Recovery Time

When you have finally emerged from the wilderness, see a doctor.  S/he will probably prescribe an antibiotic medication called metronidazole (Flagyl) – a heavy hitter that will wipe out the giardia and also make you feel terrible.  Take a couple days in town to recover.  Get lots of sleep, drink lots of water and eat lots of food.  Don’t return to the trail until you’ve regained strength and hydration.  When you do get back out there, take it easy.  It’s going to take a while to get back to good.  Give it time.


Take the precautions noted above and with any luck you will never experience giardia.  If you do and you happen to be on the trail, take care of yourself.  Be tough.  You’ll get through it.  Remember, what doesn’t kill us makes us stronger.  It also makes a great story to tell your friends once time has passed and you’re able to laugh about it.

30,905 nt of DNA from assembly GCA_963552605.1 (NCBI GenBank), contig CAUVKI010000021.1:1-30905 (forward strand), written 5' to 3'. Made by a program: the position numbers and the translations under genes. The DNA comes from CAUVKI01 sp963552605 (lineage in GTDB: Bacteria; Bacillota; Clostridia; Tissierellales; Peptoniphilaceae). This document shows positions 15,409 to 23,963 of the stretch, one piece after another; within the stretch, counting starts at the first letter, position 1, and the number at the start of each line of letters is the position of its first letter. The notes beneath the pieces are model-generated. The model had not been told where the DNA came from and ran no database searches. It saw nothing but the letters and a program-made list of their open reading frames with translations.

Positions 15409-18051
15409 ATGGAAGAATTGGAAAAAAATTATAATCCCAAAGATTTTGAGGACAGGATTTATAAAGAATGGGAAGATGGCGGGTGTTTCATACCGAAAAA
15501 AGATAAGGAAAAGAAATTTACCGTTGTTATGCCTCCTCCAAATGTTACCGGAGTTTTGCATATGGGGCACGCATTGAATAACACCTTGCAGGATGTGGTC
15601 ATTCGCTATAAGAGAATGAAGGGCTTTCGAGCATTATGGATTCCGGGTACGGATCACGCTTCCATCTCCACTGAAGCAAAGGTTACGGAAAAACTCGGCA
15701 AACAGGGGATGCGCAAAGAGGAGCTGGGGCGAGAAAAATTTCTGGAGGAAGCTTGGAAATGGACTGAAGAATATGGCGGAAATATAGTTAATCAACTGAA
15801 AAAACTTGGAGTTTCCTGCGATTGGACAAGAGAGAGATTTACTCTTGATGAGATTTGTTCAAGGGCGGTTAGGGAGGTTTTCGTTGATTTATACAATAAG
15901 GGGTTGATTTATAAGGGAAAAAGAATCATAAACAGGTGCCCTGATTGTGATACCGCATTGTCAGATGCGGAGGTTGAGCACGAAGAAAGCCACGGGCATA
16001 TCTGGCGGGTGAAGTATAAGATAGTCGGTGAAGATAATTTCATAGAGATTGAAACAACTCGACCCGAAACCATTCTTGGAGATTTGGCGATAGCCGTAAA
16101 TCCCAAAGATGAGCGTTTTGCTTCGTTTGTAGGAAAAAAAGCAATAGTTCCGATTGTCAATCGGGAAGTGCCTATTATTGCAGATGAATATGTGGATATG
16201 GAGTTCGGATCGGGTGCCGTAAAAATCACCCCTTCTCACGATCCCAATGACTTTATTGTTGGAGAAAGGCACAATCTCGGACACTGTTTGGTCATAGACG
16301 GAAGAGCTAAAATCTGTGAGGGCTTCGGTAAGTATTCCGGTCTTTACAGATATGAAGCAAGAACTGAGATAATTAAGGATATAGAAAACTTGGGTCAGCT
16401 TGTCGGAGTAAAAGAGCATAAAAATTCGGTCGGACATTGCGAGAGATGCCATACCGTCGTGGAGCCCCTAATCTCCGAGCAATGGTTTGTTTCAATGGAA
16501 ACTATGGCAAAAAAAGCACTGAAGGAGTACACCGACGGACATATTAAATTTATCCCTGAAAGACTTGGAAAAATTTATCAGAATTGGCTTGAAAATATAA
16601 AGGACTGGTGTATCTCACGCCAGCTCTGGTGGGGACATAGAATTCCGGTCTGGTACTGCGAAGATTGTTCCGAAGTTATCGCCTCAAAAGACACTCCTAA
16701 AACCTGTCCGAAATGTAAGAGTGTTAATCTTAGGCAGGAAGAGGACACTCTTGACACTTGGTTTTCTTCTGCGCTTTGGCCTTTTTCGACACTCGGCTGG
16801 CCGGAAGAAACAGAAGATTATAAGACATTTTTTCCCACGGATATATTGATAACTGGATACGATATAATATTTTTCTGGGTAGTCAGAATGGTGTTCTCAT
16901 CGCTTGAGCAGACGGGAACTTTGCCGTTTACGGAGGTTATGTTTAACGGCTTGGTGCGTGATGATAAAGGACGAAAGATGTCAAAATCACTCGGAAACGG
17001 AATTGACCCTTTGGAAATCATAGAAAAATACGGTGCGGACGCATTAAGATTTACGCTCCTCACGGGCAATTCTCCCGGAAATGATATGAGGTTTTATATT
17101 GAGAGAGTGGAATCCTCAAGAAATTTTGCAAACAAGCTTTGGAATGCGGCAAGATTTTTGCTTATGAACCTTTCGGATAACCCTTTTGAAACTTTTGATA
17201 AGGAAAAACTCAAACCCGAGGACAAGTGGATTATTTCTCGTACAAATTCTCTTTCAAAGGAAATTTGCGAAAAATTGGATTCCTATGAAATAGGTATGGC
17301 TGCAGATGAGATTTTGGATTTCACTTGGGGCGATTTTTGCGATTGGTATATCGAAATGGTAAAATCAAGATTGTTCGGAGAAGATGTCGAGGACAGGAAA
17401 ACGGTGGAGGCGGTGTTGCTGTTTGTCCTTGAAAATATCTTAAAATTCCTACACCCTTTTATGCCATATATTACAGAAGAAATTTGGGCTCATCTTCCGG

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    • Availiasvision profile image

      Jennifer Arnett 

      5 years ago from California

      Do you purify your water or just filter (takes out bacteria and cysts but not viruses) it? I'm wondering what threat level viruses are in North America. In the high mountains I don't worry very much, but what about nearer to civilization?

    • travel_man1971 profile image

      Ireno Alcala 

      8 years ago from Bicol, Philippines

      Cool advice. I plan to hike next week in our place. I must carry bottled mineral water than drink in unsafe well where used to fetch water when we were young. I've experienced LBM by just drinking the well water before. I don't want to intend experiencing it now. Thanks for this hub, Angela Rhodes.

    • profile image

      Li nd s ey 

      8 years ago

      Hey, thanks so much! This helped my project on this disease; with some cool facts I threw into it from this guide(:

    • lancelonie profile image


      9 years ago

      This is a cool guide. Thanks! :)